In the HYPO-arm, 20 fractions of 2.75 Gy will be administered (total dose 55 Gy, corresponding to 70 GyBED, α/β = 10). In the CON-arm, 30 fractions of 2 Gy will be administered (total dose 60 Gy, corresponding to 72 GyBED, α/β = 10). Dose deviations of ±10% are acceptable, when clinically indicated. Radiotherapy is scheduled to start within 72 h after the first administration of durvalumab. Dose prescription will follow international reports (ICRU 50, 62 and 83). Both 3D-conformal and modulated photon radiation techniques, such as IMRT and VMAT/RapdArc, are acceptable. All participating institution are encouraged to perform regular, if no daily, positioning control using either portal imaging or on-board-CT devices.
In order to minimize the risk exposure of patients when subjected to the hypofractionated radiation regimen, a safety lead-in phase with stop-and-go design will precede full enrollment into the HYPO-group (Fig. 2). Toxicity will be evaluated with a 6 + 6 design that is based on the statistical assumption that ≤1 event in n = 18 patients conforms to a non-toxicity scenario, with “event” being defined as the occurrence of pneumonitis grade ≥ 3 within 8 weeks after end of TRT. Consequently, two events in the first six patients or two events in the first 12 or two events in the first 18 patients will result in termination of the HYPO-group (Fig. 2).
During this safety stop-and-go phase, patients will be allocated to treatment arms as follows: While the HYPO-arm is recruiting, patients will exclusively enter this treatment group. During safety evaluation of the six patients of a HYPO-cohort (Stop/ Go decision), patients will be allocated to the CON-group only. If safety criteria in the HYPO-cohort are met, the HYPO-arm will be reopened to continue toxicity assessment, and patients will solely be allocated to this arm (Fig. 1). In order to avoid any bias, patients will be allocated centrally by the study management during this phase. If the non-toxicity criteria in the safety cohorts are met, the study will proceed to the expansion phase, and remaining patients will be randomized into the two treatment arms using an interactive web response system integrated in the electronic case report form (eCRF). A possibly uneven distribution of patients between the treatment groups at this stage will be compensated by a randomization strategy based on the “biased coin” method [15, 16]. In the randomization phase, patients will be stratified according to tumor stage (stage IIIA vs. stage IIIB/IIIC).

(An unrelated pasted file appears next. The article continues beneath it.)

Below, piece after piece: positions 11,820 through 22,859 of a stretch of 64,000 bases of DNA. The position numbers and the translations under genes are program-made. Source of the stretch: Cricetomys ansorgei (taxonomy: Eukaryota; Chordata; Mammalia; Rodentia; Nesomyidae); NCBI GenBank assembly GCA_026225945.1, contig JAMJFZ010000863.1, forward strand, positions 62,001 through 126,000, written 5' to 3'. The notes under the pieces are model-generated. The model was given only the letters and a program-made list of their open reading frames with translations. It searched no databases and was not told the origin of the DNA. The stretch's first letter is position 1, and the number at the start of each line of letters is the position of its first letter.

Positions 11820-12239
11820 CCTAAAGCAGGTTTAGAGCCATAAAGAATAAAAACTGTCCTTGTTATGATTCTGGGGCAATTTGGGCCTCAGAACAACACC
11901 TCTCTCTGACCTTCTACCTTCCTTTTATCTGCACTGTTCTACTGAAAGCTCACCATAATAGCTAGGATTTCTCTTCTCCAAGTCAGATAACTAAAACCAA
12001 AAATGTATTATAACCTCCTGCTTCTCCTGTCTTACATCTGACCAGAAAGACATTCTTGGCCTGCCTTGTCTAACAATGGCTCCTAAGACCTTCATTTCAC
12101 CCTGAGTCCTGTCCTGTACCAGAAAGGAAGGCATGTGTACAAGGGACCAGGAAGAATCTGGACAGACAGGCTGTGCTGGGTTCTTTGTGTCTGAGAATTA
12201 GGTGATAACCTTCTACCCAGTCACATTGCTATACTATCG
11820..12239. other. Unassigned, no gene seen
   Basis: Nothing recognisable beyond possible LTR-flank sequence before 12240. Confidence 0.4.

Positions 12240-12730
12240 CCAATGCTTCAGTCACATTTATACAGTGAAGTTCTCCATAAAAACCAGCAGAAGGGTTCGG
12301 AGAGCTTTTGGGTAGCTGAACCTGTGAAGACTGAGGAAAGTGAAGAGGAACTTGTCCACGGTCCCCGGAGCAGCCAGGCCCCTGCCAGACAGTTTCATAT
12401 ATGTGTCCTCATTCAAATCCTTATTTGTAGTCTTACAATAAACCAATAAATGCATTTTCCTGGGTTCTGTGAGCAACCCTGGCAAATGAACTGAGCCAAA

In total, 44 patients will be enrolled per group. After n = 18 patients have been enrolled to the HYPO- or CON-treatment arm, respectively, an interim efficacy analysis for the respective arm will be conducted based on the objective response rate (ORR) at 12 weeks after first durvalumab administration. In case of insufficient efficacy of one of the arms (i.e., the number of patients who have achieved a response is eight out of 18 or lower) this treatment arm will be terminated. Recruitment will be halted until results of the interim efficacy analysis are available.
Tumor response will be assessed according to RECIST 1.1 by CT and/ or MRI scans at baseline, 12 weeks after durvalumab initiation and then every 8 weeks. Safety measures will include physical examinations, performance status (ECOG), clinical laboratory profiles and continuous assessments of AEs. An overview of all study procedures is presented in Table 2.